14-run design example
We were recently approached by an engineering colleague who wanted us to suggest a 14-run design for a screening experiment involving seven factors in which the primary goal was to estimate the main effects model. There was a concern, however, that some two-way interactions or curvature for at least one factor might exist.
An easy option would be to create a computer generated D-optimal design with some statistical software that allows for a good estimation of the model parameters. In recent years, however, there has been discussion on the danger of an oversimplified decision for finding an optimal design based on only one criterion and the benefits of looking at multiple criteria when examining the appropriateness and desirability of designs for the goals of our experiment.1-3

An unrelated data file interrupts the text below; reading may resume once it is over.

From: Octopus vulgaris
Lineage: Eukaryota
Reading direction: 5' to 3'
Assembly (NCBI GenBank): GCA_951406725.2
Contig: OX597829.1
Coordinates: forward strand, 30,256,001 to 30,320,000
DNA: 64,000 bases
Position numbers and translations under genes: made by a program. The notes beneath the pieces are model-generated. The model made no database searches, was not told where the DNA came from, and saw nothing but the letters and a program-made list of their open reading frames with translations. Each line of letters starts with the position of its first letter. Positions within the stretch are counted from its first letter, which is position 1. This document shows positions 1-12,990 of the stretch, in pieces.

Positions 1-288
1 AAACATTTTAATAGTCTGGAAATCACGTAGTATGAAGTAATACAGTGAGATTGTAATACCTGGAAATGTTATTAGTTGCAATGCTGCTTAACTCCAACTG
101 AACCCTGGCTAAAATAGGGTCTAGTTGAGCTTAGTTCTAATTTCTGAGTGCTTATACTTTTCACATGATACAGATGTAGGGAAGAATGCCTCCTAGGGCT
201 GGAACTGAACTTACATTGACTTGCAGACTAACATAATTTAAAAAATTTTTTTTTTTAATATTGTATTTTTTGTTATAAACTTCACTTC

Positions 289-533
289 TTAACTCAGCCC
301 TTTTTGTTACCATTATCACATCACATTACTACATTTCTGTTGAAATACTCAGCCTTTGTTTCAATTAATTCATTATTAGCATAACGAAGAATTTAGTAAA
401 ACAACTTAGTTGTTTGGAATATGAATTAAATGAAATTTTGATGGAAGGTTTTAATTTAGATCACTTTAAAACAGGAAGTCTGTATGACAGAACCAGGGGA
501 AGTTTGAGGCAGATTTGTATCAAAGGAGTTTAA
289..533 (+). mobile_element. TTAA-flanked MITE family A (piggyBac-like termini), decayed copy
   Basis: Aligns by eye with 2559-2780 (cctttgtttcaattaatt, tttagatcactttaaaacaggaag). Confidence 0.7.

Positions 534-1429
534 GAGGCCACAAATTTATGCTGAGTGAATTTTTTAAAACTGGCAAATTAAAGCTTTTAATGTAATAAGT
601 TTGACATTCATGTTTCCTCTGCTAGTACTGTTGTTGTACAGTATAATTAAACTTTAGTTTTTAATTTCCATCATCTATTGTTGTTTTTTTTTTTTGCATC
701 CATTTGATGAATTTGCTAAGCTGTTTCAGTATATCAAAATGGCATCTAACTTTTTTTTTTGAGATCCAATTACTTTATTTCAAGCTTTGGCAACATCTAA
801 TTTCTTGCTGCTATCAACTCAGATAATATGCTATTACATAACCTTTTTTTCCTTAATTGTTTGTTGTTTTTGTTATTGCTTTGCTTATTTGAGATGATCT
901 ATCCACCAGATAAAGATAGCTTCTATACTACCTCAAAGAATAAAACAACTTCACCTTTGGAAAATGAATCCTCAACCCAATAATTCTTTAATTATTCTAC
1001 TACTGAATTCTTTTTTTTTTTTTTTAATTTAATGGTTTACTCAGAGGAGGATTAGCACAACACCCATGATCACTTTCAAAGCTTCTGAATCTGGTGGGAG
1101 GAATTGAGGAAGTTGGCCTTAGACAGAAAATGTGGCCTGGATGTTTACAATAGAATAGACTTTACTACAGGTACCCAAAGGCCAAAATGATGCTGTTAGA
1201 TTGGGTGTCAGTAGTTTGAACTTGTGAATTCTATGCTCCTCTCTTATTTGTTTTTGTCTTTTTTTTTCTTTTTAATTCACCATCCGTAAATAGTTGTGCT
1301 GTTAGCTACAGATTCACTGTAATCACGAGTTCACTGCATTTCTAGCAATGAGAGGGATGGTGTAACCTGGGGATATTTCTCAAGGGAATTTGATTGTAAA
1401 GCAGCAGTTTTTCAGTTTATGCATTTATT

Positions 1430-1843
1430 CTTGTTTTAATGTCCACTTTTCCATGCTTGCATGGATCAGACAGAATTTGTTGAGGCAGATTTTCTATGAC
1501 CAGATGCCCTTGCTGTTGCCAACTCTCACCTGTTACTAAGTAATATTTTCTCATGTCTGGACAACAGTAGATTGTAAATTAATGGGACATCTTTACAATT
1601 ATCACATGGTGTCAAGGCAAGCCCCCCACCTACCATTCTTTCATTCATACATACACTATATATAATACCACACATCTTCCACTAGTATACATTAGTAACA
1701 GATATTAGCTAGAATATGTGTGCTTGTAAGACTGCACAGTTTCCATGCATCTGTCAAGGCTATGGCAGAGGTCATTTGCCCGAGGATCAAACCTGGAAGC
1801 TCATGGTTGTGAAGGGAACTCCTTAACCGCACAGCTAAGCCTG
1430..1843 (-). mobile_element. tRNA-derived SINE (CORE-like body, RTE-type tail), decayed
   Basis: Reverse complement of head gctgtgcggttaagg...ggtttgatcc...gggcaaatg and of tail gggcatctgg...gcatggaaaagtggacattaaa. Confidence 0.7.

In this case, we thought that given the constraints of the problem, a 14-run design might be ambitious to accomplish all that the engineer wanted. So we created four alternative designs (labeled 14r, 15rCR, 15DSD and 16r) in JMP4 to present as potential solutions:
- 14r: A 14-run D-optimal design.
- 15rCR: A 15-run design (consisting of the 14-run design above with one center point added).
- 15DSD: A 15-run definitive screening design.5
- 16r: A 16-run D-optimal design (a nonregular design).6
As statisticians, our goal was not to provide a single answer, but to lead the discussion of alternatives so the engineer was informed to make a good decision to meet the study’s needs.
In this column, we examine different criteria that should be balanced with cost when evaluating a design, and compare the four candidate designs’ performance based on these criteria. Next month, we’ll cover how to use these quantitative evaluations on multiple aspects of a good design to make a final decision and justify the choice.